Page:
As might be expected of a ship that floats on water, uses water, leaks water, sucks water and blows water, the on-board water systems are both complex and interesting. Pretty much all of the water is PUMPED into, around, and out of the ship one way or another apart from
1.RAIN pouring down on the decks, which may just pour out at the gunnels but more like will drip down into the cabins below and eventually end up in the bilges. The decks are well sloped from the peak back to the engine hatch and in the opposite direction from the stern, The good old wheelhouse looks after most of that end and is the driest place on board. The wettest place is the engine room, because of the slopes from stern and bow to this area. Because skipper, crew or guests rarely if ever spend time down here it gets a low priority among caulking parties
2.SEAWATER shipped on board in heavy weather, washing over the decks in F7 which may or may not act as 1. above. Seawater will usually enter about the mainmast and will run back most of the length of the boat. No big deal as nowadays we don't get crews able to deal with F7 and would usually stay in a safe haven from F5 up. The boat is somewhat delicate and should not be pushed too hard.
3. LEAKS in the hull of which there will always be some, often many, but none usually significant on its own except as a handy way of winding up a skipper on a dull day. Obvious sources, easy to find, are the Portside propshaft and the Portside hull behind the 'covers' in the Portside heads. Other parts that leak The whole deck over the engine room. Driest place on board is the wheelhouse. It never leaks. Its roof membrane was renewed in 2005 by Tony and Eric. The next driest place is the back end of the engine room aft of the mizzen mast and UNDER the said wheelhouse. The forepeak is pretty dry most of the time but is not to be fully trusted for sleeping purposes. Use tarps. if you want to certain to stay dry in the peak
WATER PUMPS: Do you know there are at least six water pumps in the engine room working at all times!
Each ENGINE has two water pumps. One is integrally part of the engine, circulating fresh water round the engine block and heat exchanger and (in the case of KJ) through the ship's hot water cylinder immersion heater which is simply another heat exchanger. The other pump is external, sitting on top of the engine and belt driven. It sucks seawater via a filter into the engine's heat exchanger and pumps it out to the exhaust pipe. Yes! You read that right!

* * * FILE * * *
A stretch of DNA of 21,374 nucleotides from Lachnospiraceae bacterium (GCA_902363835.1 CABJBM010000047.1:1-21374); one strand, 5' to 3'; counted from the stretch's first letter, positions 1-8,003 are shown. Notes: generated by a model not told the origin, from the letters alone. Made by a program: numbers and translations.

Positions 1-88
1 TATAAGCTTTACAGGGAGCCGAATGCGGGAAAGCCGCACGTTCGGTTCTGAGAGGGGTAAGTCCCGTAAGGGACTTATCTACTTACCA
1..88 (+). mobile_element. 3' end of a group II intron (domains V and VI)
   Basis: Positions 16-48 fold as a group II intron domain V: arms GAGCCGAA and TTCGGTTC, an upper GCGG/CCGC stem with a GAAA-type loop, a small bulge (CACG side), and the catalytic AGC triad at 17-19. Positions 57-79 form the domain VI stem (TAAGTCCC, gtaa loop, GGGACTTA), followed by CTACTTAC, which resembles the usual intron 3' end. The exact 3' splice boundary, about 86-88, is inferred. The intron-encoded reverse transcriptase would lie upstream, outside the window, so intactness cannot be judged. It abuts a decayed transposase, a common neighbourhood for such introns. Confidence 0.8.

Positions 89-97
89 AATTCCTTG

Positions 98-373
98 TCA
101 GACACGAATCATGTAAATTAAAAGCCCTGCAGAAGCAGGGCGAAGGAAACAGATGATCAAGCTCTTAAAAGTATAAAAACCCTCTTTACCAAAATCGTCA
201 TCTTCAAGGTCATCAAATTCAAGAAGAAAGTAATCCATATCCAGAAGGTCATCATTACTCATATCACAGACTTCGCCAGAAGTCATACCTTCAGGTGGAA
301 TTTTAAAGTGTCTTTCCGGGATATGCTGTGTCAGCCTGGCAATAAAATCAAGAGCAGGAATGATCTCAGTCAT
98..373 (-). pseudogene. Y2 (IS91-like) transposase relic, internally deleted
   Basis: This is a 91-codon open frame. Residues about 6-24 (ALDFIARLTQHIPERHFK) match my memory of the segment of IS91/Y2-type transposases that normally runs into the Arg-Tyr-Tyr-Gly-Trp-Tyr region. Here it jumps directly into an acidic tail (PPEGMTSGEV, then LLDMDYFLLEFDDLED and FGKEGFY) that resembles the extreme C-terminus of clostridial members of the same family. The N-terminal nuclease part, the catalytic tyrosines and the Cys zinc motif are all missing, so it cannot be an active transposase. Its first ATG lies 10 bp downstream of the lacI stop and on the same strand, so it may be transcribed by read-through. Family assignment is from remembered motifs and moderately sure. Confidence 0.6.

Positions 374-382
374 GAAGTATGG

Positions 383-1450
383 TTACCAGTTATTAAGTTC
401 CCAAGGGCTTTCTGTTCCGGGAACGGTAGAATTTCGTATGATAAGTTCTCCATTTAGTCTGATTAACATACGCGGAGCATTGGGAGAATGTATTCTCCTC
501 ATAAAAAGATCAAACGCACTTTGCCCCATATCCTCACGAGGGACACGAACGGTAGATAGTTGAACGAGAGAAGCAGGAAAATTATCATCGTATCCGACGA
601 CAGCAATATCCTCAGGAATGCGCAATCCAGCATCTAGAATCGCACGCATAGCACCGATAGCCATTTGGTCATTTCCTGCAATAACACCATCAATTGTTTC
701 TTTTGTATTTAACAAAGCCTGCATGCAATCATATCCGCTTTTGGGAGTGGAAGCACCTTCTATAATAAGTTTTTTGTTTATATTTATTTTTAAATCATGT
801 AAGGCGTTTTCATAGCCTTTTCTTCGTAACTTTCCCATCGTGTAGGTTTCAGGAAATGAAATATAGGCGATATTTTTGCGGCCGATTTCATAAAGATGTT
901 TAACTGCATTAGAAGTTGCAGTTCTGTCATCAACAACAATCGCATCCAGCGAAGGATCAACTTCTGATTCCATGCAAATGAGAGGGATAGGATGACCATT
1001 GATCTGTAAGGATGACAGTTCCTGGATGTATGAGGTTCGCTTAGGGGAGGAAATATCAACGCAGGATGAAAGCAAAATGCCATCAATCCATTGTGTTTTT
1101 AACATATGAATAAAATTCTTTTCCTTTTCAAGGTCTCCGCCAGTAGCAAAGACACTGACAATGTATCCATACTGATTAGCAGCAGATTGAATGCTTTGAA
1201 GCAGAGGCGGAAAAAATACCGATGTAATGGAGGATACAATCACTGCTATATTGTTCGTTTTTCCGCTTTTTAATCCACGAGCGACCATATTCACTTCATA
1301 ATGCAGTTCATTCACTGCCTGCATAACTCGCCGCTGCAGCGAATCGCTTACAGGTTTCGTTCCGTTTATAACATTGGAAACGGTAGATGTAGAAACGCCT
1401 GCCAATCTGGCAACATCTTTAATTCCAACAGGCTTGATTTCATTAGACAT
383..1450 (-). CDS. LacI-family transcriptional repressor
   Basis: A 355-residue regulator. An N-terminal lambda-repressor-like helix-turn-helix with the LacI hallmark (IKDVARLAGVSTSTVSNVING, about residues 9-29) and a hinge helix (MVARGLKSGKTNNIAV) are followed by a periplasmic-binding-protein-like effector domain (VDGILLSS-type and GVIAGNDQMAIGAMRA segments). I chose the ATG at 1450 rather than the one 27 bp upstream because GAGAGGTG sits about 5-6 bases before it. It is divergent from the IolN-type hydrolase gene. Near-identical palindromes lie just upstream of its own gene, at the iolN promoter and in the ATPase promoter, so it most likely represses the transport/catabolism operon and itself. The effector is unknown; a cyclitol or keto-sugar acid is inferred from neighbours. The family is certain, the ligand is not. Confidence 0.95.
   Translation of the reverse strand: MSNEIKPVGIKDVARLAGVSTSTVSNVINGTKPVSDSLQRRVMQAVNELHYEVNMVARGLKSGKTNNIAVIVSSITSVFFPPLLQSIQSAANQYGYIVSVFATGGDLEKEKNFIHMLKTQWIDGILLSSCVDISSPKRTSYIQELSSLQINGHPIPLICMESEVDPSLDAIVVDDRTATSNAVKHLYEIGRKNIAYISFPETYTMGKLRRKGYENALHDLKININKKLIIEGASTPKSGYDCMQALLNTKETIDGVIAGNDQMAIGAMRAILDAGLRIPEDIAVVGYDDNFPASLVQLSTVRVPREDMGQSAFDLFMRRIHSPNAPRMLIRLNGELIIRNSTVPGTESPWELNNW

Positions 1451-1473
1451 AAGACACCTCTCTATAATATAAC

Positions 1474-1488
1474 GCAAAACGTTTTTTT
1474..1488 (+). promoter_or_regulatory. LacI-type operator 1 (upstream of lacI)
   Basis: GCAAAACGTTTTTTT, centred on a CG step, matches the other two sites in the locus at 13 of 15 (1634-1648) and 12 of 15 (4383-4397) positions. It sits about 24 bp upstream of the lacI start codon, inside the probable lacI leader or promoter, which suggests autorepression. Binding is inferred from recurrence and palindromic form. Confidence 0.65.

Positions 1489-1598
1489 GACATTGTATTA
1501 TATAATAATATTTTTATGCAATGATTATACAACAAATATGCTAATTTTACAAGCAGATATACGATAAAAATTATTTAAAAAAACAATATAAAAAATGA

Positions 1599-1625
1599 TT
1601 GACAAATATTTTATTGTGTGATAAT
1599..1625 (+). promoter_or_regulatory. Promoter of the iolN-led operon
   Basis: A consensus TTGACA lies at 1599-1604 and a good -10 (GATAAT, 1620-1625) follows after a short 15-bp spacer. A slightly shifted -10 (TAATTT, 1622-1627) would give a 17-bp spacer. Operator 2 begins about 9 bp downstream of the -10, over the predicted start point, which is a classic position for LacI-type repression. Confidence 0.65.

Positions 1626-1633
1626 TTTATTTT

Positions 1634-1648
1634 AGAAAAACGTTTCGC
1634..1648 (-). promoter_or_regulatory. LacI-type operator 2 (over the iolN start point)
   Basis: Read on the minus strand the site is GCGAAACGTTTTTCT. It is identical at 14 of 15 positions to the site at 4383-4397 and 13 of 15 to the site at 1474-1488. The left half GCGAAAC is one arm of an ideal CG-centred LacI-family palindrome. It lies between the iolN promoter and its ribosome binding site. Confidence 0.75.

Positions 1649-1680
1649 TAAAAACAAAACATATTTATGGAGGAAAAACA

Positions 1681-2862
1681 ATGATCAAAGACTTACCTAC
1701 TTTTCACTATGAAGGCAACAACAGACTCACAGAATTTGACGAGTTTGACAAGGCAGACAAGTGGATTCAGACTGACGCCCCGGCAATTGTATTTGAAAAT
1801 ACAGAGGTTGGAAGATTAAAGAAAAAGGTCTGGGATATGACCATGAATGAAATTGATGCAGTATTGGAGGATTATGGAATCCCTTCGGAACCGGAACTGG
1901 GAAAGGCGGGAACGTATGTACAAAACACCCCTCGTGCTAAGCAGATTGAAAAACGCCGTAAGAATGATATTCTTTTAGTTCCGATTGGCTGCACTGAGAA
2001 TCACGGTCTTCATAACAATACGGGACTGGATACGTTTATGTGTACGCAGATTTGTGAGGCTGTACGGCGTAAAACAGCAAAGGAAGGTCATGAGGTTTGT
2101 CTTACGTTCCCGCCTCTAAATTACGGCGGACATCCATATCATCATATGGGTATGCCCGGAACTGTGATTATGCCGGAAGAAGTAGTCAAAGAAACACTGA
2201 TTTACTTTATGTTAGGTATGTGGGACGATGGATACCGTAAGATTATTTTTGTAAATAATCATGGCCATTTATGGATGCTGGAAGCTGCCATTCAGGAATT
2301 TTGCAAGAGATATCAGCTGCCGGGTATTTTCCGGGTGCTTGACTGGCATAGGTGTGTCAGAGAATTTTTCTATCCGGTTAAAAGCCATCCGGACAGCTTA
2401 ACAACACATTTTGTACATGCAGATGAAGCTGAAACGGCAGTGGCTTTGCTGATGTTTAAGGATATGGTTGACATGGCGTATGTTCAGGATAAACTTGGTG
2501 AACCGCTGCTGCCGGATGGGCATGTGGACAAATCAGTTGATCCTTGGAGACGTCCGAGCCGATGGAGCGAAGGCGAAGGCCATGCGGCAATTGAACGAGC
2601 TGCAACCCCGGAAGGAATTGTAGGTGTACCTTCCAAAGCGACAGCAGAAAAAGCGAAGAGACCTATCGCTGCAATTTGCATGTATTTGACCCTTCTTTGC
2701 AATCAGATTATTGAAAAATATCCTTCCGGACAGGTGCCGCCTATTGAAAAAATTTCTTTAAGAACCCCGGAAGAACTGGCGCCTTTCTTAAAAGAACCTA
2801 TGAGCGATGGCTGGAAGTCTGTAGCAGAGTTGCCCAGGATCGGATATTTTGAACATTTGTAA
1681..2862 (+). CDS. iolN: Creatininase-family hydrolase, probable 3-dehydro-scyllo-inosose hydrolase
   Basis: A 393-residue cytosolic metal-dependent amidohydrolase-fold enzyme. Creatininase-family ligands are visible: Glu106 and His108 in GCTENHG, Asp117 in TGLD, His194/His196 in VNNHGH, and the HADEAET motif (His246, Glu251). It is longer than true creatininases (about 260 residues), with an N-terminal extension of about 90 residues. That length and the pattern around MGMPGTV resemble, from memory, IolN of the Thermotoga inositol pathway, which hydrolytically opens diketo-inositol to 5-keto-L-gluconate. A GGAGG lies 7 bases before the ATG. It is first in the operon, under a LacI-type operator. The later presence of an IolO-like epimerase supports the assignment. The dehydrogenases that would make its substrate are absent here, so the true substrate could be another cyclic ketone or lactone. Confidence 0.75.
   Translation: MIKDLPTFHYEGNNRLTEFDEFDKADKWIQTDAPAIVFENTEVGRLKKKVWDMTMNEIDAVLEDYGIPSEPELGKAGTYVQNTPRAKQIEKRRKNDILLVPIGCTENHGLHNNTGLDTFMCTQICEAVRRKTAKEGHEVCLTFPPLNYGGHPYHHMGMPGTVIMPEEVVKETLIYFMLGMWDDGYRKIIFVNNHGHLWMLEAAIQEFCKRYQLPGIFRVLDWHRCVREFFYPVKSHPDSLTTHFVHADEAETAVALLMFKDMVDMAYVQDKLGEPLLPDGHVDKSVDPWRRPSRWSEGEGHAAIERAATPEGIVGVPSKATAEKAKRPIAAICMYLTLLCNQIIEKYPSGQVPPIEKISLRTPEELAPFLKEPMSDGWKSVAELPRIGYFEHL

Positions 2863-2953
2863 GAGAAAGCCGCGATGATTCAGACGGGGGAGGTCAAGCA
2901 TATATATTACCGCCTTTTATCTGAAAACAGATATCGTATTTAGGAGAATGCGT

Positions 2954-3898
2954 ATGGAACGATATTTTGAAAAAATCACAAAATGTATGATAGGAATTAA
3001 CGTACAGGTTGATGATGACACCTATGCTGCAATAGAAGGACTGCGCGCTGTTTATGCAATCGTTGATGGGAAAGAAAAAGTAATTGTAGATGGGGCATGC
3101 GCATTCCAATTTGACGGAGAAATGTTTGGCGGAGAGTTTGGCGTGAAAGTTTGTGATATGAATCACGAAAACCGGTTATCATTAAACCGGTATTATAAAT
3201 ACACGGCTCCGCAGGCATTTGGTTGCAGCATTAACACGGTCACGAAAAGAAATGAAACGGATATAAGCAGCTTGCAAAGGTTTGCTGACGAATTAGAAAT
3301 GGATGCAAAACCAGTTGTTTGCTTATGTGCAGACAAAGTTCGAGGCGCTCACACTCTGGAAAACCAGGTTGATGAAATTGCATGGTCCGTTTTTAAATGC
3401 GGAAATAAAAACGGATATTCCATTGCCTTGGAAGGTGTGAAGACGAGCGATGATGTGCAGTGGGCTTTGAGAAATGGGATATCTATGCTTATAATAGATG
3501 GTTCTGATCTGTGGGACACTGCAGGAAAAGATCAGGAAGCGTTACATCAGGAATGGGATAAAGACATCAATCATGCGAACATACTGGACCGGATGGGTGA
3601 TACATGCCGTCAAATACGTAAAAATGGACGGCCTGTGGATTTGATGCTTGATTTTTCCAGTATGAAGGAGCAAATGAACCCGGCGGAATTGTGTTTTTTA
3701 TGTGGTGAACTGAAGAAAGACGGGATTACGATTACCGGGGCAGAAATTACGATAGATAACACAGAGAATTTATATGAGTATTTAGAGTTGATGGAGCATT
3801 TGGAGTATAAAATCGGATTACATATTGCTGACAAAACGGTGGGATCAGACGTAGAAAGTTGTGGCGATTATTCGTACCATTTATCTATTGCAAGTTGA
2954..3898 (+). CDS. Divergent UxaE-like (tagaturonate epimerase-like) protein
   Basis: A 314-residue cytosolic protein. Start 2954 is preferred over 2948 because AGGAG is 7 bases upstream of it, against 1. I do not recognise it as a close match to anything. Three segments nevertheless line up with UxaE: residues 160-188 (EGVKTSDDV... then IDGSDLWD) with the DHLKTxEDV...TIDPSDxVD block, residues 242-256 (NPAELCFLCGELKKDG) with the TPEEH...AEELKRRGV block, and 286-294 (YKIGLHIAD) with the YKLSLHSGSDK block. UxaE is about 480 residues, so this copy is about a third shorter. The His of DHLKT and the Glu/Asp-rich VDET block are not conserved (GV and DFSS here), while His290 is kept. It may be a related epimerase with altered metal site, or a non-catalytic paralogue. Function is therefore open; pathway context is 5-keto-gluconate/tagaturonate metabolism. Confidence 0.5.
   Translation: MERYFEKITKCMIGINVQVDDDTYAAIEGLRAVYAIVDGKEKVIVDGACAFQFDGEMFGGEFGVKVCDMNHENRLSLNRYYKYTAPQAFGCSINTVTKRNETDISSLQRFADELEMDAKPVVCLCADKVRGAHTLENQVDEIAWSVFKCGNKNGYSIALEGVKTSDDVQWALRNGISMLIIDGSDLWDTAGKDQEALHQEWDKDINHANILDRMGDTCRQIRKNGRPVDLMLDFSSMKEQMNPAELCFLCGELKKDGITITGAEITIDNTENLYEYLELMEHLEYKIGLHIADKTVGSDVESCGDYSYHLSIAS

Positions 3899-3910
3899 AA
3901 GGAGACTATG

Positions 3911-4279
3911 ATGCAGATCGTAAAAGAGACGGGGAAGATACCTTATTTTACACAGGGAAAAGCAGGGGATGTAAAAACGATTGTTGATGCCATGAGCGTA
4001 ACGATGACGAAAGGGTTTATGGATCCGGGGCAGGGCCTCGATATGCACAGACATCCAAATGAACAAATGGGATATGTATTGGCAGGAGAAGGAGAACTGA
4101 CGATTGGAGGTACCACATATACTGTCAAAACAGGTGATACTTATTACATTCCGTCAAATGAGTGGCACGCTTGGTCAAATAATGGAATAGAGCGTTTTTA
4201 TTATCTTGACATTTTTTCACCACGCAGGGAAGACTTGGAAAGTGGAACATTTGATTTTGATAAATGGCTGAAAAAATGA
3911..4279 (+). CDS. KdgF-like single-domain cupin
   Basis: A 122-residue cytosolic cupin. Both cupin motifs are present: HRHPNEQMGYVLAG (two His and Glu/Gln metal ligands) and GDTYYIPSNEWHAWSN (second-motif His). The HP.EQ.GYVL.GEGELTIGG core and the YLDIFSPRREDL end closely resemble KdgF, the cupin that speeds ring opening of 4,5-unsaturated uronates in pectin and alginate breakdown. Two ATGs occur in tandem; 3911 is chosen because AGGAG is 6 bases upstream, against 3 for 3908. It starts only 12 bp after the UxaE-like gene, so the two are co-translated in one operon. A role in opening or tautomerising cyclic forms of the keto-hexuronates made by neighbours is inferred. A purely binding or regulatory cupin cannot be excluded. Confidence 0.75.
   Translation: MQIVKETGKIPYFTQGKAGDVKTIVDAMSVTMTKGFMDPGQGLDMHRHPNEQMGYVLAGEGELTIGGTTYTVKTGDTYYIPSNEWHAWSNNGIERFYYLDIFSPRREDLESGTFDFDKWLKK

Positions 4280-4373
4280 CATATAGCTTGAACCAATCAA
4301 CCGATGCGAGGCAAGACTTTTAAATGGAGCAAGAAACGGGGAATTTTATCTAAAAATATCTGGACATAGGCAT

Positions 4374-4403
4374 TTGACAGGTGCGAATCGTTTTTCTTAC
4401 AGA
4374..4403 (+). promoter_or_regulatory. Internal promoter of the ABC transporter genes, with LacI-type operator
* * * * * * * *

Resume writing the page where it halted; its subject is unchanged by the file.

While a boat's engine is running, there will be water (often steamy) spraying from the exhaust outlet. On start-up the first check to make is to ensure the water is exhausting. If there isn't, shut that engine down fast and investigate.
BILGE PUMPS: Any unpumped water which does not escape via the gunnels will find its way down to the bottom and centre of the boat into The Bilges, from which it may be pumped by automatic or manual pumps or even the diesel-engined fire-pump which lives in a locker on deck. Pump outflow points for bilge-pumps are found on the PORT side about two feet above the water line. There are three bilge pump outflows as follows.
1. For the 240VAC pump which controls the water level in the bilge under the main cabin while berthed. This pump can shift about 2500 litres per hour continuous. WORSE! It has been known to.
2. Alongside No.1 is a second outlet for the 24VDC pump which does a similar job as the mains pump.
3. Engine-room bilge outlet about 10' aft of 1&2, instantly recognisable most of the time as being somewhat oily (entirely as a result of poor house-keeping in the engine room let it be said). Engine room bilge has an emergency 'battery electric' pump, with special needs, known only to Engineers. It is an ingenious device using a 24VDC starter motor from a truck to drive a pump which sucks up from the engine bilge and blows the water out of its own outflow via a non-return valve.
Each 'head' has a pump which everybody on board should know how to use and which the Chain Gang must keep in working order. It is able to pump out excrement, wet paper and urine mixes, sometimes termed No.1s and No.2s. It is also able to pump in seawater to flush the bowls.
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KJ has three storage tanks for fresh water. The main tank is in the centre of the mess under the table. (Its maximum capacity is about 300 gallons) There are two auxiliary tanks, Port and Starboard in the forepeak under the lower bunks. The auxiliaries are supposed to be isolated at all times and maintained full JUST IN CASE. (They each hold 130 gallons). Fully watered the boat can go to sea with over 550 gallons (2.5 tons) of potable water. Filling the tanks is done through various access points on deck. This work is normally done by the Chain-Gang all of whom have been trained in the correct procedures. The procedure is tedious and somewhat complex and please note
Tighten the brass plate for the water supply with the PLASTIC key
which at all times hangs with the 'door' key on the gas bottle in use.
NEVER EVER tighten it with the tool used to secure the diesel tank access caps.